The collapse of the Chwezi empire
Embedded within the rich traditional history of Uganda is the tale of the majestic Kitara Empire, one of the oldest and greatest kingdom settings that ever existed in the interlacustrine; call it the Great Lakes region.
The empire was founded by the Chwezi (With Bantu prefix: Bachwezi or Bacwezi) who were the successors of the Tembuzi (Batembuzi). The Chwezi dynasty lasted until the 16th Century when it finally collapsed.
Origin of the Bachwezi
The Chwezi dynasty is thought to have been related to the Tembuzi dynasty in a way that King Isaza, the last ruler of the latter, before descending to the underworld, fathered a child (Isimbwa) with Nyamate, the daughter of the underground king –Nyamionga.
Isimbwa then fathered Ndahura, the first king (Mukhwezi) of the Kitara Empire.
Just like their predecessors the Tembuzi, the Chwezi possessed divine powers and at the same time, human characteristics and were thus referred to as demi gods since they belonged to earth and the underworld as well.
It was their divine nature which made them great magicians and hunters.
The Chwezi empire and dynasty was an extremely vast one supposed to have covered the entirety of West, South and Central Uganda, along with some parts of Kenya, Tanzania, and the Democratic Republic of Congo (DRC).
However, their origin remains a mystery and is subject to great debate by several historians, some of whom even doubt if they really existed.
Contributions of bachwezi
It is highly believed that the Chwezi ruled this great empire for about 200 years, that is, from the 14th Century to the 16th Century, and according to the oral tradition, two kings ruled the empire: Ndahura and Wamara.
Nevertheless, some accounts record three kings that is, Mulindwa, Ndahura’s half-brother is said to have a predecessor to Wamara. An administrative capital was established at Bigo bya Mugenyi and it is very much deemed to have been an urban center according to discoveries made by several archaeologists during the present day.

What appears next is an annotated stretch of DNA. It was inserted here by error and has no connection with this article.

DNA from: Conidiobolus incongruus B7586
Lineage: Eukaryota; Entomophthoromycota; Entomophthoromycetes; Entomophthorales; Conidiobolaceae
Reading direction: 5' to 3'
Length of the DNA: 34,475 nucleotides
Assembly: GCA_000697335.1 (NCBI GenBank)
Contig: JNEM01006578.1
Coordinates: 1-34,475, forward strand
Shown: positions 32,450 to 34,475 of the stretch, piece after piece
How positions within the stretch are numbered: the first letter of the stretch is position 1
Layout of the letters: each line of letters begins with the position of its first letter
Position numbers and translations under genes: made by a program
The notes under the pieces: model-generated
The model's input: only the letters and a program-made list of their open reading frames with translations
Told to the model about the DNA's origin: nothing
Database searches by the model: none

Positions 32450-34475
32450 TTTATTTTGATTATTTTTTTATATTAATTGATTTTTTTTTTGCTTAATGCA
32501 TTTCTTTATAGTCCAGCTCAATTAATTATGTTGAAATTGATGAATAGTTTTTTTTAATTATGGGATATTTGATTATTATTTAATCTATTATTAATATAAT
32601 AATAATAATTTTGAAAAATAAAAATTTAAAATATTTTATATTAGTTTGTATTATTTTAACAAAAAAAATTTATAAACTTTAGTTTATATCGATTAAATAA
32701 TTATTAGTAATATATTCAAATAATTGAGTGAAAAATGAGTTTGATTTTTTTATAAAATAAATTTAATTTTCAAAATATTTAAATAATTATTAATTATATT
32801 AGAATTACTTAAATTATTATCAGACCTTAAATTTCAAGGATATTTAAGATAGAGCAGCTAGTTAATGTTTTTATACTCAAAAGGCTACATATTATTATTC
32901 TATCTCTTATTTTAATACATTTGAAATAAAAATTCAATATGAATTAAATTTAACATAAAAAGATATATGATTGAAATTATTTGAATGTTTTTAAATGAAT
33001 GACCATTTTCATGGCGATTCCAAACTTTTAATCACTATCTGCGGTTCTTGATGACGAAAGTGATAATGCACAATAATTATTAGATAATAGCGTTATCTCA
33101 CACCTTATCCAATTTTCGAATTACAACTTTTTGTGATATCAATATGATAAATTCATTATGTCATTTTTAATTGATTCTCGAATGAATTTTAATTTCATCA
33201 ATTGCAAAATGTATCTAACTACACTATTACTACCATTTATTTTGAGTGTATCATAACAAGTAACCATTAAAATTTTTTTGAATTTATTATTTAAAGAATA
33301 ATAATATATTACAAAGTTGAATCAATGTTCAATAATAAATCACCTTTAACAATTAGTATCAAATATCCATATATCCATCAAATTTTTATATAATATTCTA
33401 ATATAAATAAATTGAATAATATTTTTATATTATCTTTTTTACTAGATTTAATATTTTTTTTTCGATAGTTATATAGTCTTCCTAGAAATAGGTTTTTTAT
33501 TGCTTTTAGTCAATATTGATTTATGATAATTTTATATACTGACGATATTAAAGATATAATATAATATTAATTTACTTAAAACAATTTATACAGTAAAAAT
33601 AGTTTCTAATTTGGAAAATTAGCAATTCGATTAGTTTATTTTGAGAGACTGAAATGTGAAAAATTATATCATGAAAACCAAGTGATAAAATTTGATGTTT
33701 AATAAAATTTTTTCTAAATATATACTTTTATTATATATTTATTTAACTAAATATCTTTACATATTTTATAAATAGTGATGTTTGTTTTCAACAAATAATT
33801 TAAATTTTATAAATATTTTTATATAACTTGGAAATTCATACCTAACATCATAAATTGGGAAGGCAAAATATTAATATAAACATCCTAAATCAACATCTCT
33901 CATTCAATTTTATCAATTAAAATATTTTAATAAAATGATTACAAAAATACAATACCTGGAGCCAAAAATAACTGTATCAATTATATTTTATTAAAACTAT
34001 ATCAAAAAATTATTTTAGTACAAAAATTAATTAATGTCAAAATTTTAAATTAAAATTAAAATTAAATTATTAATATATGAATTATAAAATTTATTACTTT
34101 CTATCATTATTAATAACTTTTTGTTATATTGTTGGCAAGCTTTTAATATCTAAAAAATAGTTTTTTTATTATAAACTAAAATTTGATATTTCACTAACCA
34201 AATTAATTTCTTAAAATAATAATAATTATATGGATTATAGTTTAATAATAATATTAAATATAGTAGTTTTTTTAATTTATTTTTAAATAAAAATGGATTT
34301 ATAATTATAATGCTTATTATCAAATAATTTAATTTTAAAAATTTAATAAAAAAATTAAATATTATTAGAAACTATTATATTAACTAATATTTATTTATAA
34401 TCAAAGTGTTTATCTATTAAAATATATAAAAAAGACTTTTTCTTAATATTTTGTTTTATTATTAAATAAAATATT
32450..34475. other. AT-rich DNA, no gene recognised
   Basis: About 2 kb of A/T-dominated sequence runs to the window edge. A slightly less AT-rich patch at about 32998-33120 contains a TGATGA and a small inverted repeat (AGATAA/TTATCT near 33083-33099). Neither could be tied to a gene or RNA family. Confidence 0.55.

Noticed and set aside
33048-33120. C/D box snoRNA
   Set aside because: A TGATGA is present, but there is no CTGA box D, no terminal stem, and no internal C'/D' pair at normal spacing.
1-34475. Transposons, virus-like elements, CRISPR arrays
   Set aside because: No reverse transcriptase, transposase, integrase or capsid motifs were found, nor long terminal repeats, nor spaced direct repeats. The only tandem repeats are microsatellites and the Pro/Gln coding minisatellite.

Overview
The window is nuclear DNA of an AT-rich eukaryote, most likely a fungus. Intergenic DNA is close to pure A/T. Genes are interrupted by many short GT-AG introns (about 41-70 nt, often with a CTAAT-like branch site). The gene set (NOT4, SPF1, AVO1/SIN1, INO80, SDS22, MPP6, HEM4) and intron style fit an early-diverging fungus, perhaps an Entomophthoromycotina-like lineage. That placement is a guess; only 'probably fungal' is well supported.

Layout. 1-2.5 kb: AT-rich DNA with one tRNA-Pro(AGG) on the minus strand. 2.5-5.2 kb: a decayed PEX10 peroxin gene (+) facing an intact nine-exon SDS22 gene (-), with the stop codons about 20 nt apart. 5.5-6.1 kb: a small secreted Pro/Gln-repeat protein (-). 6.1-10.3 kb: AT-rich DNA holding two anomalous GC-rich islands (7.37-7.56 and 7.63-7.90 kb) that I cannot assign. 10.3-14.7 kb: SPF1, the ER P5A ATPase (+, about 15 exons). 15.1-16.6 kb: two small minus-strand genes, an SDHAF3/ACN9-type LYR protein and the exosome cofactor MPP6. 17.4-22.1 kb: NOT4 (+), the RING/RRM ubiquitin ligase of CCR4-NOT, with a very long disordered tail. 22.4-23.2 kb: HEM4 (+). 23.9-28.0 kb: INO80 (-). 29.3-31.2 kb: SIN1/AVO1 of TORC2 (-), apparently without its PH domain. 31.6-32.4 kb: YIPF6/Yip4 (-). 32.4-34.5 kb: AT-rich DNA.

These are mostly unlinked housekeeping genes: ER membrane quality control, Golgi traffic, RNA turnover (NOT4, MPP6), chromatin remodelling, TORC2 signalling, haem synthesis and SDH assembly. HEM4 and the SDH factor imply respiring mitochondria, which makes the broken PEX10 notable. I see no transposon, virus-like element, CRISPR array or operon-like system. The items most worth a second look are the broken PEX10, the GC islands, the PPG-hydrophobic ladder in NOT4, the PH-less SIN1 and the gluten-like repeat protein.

The beginning of the collapse of the Chwezi Empire was marked by the death of their beloved cow, Bihogo and this came in fulfillment of a prophecy that if it died, the empire would crumble. Wamara, the last king of the dynasty was also said to be a weak ruler and that is why he failed to defend his people from external attack thus making it vulnerable to its enemies.
The Nilotic Luo invasion of the Kitara Empire marked the final blow to the empire, leading to its eventual collapse and this was fulfillment of an earlier prophesy that dark-skilled people from the north would invade the empire.
The Luo under the leadership of Isingoma Rukiidi Mpuga overran the Chwezi, who had been weakened by several factors like disease and famine around 1500 AD, making them to flee to distant parts of the collapsed empire, while some were believed to have vanished to the underworld since they possessed a divine status.
It is only after the Luo conquest that Kitara Empire became the Bunyoro Kitara Empire and thus the establishment of the Babito dynasty with Isingoma Rukiidi Mpuga becoming the first king (Omukama).
Bunyoro Kitara Empire later got disintegrated as various states broke away, thus becoming independent kingdoms and sub-dynasties, some of which include Ankole, Buganda and Busoga.
The chronicle of the Chwezi has not totally faded away as some traditionalists believe that they still exist somewhere in the underworld and these look at them as gods.
On some occasions, claims have been made about the reappearance of the Chwezi.
All in all, the Chwezi folklore combined with other legends, present the intriguing origin of Uganda’s peoples.
By Enid Karen Nabumati